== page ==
Geosynchronous transfer orbit (2) bridges low Earth orbit (1) and Geosynchronous orbit (3) (Credits: Wikimedia).

Geosynchronous transfer orbit (2) bridges low Earth orbit (1) and Geosynchronous orbit (3) (Credits: Wikimedia).

From May 21st to May 23rd, the 6th IAASS Conference “Safety is Not an Option” took place at the Institute of Space Law at McGill University. During those three days, experts with legal, technical, and commercial backgrounds gathered to discuss safety issues related to space activities such as suborbital flights and space debris. As a winner of the IAASS-SGAC Paper competition, I had the pleasure to attend this event in order to present the first results of my research. The goal of my research is to understand the orbital decay of objects in geosynchronous transfer orbit (GTO) in order to define the critical parameters needed to make these objects compliant with the 25 year deorbitation rule. In a first part I will present the rationale of my topic. Then I will present some preliminary results and conclude with the next steps.

Space Debris Mitigation Requirements Related to Rocket Upper Stages

The options for a Upper Stage (U/S) End of life are either natural or direct reentry into the atmosphere within a specified time frame and re-orbitation to a graveyard orbit. Different cases should be studied according to the orbit in which the object is situated as illustrated in Figure 1. The two protected area are low Earth orbit (LEO) – Region A and the Geosynchronous orbit (GEO) – Region B.  LEO has an altitude up to 2000km. GEO is a circular belt with an altitude varying around 35786km (+/- 200km) and an inclination from -15° to +15°. A way to access GEO is to use the Geostationary Transfer Orbit (GTO). It is a highly elliptical orbit with an apogee of 35785km and a perigee usually situated between 150 and 300km. The inclination depends on the launch site. The satellite then performs the final transfer using its own propulsion system. Due to this method, used stages regularly cross the protected regions, raising the collision probability risk.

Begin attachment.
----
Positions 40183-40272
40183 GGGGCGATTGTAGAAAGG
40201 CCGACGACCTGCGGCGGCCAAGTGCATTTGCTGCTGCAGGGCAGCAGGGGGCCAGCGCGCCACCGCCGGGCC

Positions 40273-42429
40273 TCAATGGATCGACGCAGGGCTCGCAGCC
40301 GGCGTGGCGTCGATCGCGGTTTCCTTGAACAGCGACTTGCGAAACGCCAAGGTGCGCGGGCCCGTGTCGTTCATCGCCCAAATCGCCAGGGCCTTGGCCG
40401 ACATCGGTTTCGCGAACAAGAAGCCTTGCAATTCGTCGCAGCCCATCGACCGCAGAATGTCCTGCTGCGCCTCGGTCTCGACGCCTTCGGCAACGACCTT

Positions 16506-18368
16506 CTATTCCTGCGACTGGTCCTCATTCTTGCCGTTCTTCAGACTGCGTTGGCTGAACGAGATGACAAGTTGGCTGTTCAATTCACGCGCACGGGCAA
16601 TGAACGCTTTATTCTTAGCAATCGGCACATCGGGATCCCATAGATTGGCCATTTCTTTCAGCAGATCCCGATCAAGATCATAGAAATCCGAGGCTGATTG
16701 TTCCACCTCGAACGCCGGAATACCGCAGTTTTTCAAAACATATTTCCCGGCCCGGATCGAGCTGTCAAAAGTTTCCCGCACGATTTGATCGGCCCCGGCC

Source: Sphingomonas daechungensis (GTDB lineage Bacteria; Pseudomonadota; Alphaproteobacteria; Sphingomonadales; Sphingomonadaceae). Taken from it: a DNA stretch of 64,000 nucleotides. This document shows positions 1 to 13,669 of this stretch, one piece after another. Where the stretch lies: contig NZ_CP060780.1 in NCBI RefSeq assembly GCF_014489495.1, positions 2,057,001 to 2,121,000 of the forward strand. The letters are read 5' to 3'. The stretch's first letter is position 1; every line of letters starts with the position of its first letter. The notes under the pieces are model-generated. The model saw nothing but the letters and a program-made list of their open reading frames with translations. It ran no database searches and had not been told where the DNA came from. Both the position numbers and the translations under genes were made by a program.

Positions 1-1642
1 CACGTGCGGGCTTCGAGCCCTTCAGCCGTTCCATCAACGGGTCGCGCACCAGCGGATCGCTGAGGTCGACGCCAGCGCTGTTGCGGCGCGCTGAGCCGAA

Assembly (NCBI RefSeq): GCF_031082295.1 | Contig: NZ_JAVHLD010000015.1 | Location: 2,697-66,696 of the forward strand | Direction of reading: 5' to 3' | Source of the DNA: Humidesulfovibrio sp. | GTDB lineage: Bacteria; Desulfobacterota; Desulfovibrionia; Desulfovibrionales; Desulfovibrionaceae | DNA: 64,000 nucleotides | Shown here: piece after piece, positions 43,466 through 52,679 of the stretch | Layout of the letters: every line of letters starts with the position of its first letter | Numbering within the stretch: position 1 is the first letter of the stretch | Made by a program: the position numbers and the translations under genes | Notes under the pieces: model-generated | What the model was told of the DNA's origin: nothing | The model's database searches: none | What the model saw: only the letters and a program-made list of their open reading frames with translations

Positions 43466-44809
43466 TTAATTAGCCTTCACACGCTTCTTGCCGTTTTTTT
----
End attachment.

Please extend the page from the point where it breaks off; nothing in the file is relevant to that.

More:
Protected regions according to the IADC guidelines

Figure 1: Protected regions according to the IADC guidelines

Since 2008, the French Space Operation Act imposes requirements on launchers in order to reduce the growth of space debris. The European Space Agency (ESA) has also established Space Debris mitigation requirements applicable to all ESA Projects. My research focuses on the compliance of rocket upper stages with the following requirements (ESA, 2008). These requirements establish end-of-life (EOL) measures for spacecraft in the protected regions and reentry safety requirements.

6.2 End-Of-Life Measures
6.2.1 Disposal
OR-04
Launcher stages shall satisfy one of the following conditions:
a) they shall perform a direct reentry as part of the launcher sequence;
b) they shall be placed in a LEO orbit where they will re-enter the Earth’s atmosphere within 25 years;
c) they shall be permanently removed from the LEO and GEO protected regions, and from orbits interfering with other operational orbit regions, such as the Galileo orbit.
6.2.3 Reentry
OR-06
For space systems that are disposed of by reentry, the prime contractor shall perform an analysis to determine the characteristics of fragments surviving to ground impact, and assess the total casualty risk to the population on ground assuming an uncontrolled reentry.
OR-07
In case the total casualty risk is larger than 10-4, uncontrolled reentry is not allowed. Instead, a controlled reentry must be performed such that the impact foot-print can be ensured over an ocean area, with sufficient clearance of landmasses and traffic routes.

 

My research investigates the influence of deorbit design solutions on rocket upper stages at a system level, in three steps. First, the lifetime in GTO based on existing Ariane U/S will be studied to understand which parameters have the most influence. Then, deorbit systems (reignitable engines, solid rocket motors, boost using propellant reserves) will be studied and compared. Finally, in a third step, reentry simulation will be performed to ensure compliance with casualty probability requirements. The study will build on the lessons learnt of A5 and A5 Mid-Life Evolution developments, with an emphasis on the future Ariane 6 launcher.

Orbital Lifetime of Rocket Upper Stage in GTO- How to Predict Compliance with the 25 Year Rule

Debris Risl Assessment and Mitigation Analysis (DRAMA) from ESA

Credits: ESA